What’s in a resume? Hopefully the most compelling version of your professional story there is. Other than the one on your LinkedIn that is. It’s a new year and January is hiring season (at least in the marketing industry) so I wanted to arm you all with a bit of a guide to telling your professional story through your resume.
Storytelling doesn’t always have to come to life as a novel, or movie, or a marketing campaign. Stories are everywhere and the best ones live across mediums. Your resume is not just a point form list of your past jobs and duties, it’s one of the most important stories you can tell. It tells the world (and potential employers) what you’ve done for a significant chunk of your days over the past few years and decades.
It can tell the story of your passions and adventures and the people you’ve helped along the way. And it should.
Back in November a friend of mine asked me to help her with her resume and I jumped at the chance. I immediately thought about how I might be able to help you, dear storyteller, as a bonus to helping my friend. My resume is a condensed version of my LinkedIn profile. Both started off with me asking myself, what’s the story I want to tell and who is my audience? And the story of my career began to come to life on the page.
When my friend asked for my help that’s where I started as well. And I took some notes on the process as she and I went back and forth on (re)crafting her resume. Because writing your resume is a creative process whether you’re a graphic designer or an engineer.
Fair warning: today’s newsletter is extra-long because I’ve listed all my resume tips and takeaways below. The simplest summary I can provide is to remember you’re telling a story. That means it needs a hero (you); it needs specific, animate detail; it needs to reflect its audience (your new potential boss); it needs to demonstrate how you’ll contribute to your new company; and, most importantly, it needs to capture and illuminate your (professional) reason for being—your purpose. Why have you chosen this field and this particular job?
If you do those things, you’ll have a solid resume with a clear story. Go back to the latest version of your resume and recraft it based on what you’ve learned about storytelling over the past few months. I promise it’ll make a huge difference.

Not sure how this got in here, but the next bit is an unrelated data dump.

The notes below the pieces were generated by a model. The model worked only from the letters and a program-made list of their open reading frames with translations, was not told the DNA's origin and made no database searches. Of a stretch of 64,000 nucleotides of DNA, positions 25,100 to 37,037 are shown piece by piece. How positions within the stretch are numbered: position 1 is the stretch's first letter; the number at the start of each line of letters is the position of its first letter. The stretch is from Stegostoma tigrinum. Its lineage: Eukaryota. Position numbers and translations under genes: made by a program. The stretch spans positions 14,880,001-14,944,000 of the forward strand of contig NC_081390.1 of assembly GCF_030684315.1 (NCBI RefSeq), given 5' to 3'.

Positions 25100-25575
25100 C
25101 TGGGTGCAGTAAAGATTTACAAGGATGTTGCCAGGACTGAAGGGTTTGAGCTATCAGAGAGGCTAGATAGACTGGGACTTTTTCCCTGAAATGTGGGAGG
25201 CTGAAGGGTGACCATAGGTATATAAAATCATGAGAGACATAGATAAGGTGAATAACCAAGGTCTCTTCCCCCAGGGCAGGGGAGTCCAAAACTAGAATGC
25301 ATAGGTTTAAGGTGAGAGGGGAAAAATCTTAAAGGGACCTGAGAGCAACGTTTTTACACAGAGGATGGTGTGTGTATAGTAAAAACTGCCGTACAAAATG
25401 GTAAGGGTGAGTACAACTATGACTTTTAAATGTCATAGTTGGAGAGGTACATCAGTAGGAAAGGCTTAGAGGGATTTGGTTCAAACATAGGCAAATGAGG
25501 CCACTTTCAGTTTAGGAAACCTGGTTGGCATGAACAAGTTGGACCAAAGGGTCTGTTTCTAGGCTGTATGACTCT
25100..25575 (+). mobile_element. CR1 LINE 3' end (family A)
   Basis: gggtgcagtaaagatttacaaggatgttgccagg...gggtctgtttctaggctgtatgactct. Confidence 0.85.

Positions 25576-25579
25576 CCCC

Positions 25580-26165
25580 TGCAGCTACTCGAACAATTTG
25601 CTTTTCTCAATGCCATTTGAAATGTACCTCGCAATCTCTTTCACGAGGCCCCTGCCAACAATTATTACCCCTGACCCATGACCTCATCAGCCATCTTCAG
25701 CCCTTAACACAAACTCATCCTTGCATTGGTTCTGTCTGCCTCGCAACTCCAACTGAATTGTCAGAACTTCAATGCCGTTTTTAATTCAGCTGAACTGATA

For those currently working on reworking their resumes, let’s dive deeper.
I put together some Questions to Answer BEFORE you start writing or rewriting your resume (these are also things to account for while writing):
What industry are you applying for a job? What are the resume norms, what are ways you can acknowledge/reflect them, but help yours stand out?
What is the type of role you’re looking for? (Leader? Contributor? Support? Teacher?)
Who does your story need to resonate with? (HR, a direct contact, a hiring committee?) Who are the gatekeepers and how do they differ from the deciders? This may require a bit of digging to find out—perhaps reach out to someone who works at the company or in the field to see what’s typical practice.
What are the key responsibilities in the job description?
What are the qualifications in the job description?
Where are your gaps? (it’s fine to have gaps, your fit is about the extra you bring, not ticking all the boxes)
What is the company and what makes it unique? Why do you want to work there?
What are you bringing to the table that is different and unique or that will contribute positively to the impact/growth of the company?
What relevant work or examples do you have to share?
What’s the story you want to tell about yourself? What image/impression do you want to leave them with?
I know. It’s a lot. But these things matter and will make your resume (and eventual interview) stronger.
Okay. Now some tips for crafting your resume:
Set it Up
Make it personal. The summary section is key for this, mine is in first person which turns a sheet of paper into a person for the reader and draws them in to the career journey you’re about to take them on.
Make it look like you, choose a font that you actually like and isn’t the standard issue word or google docs font. Choose colours (yes colours) that you like and use them for emphasis.
Include design elements. This is also key especially if you’re in a creative industry. I have a video producer friend who made his resume look like a reel of film unspooling. If you have a website, try to make your resume reflect the design there so you create a visual link for any employer that may look you up online. If you don’t already, include a link to your website or portfolio.
Avoid the standard set up (google resume template and you’ll find it), set it up in a way that makes sense relative to the job description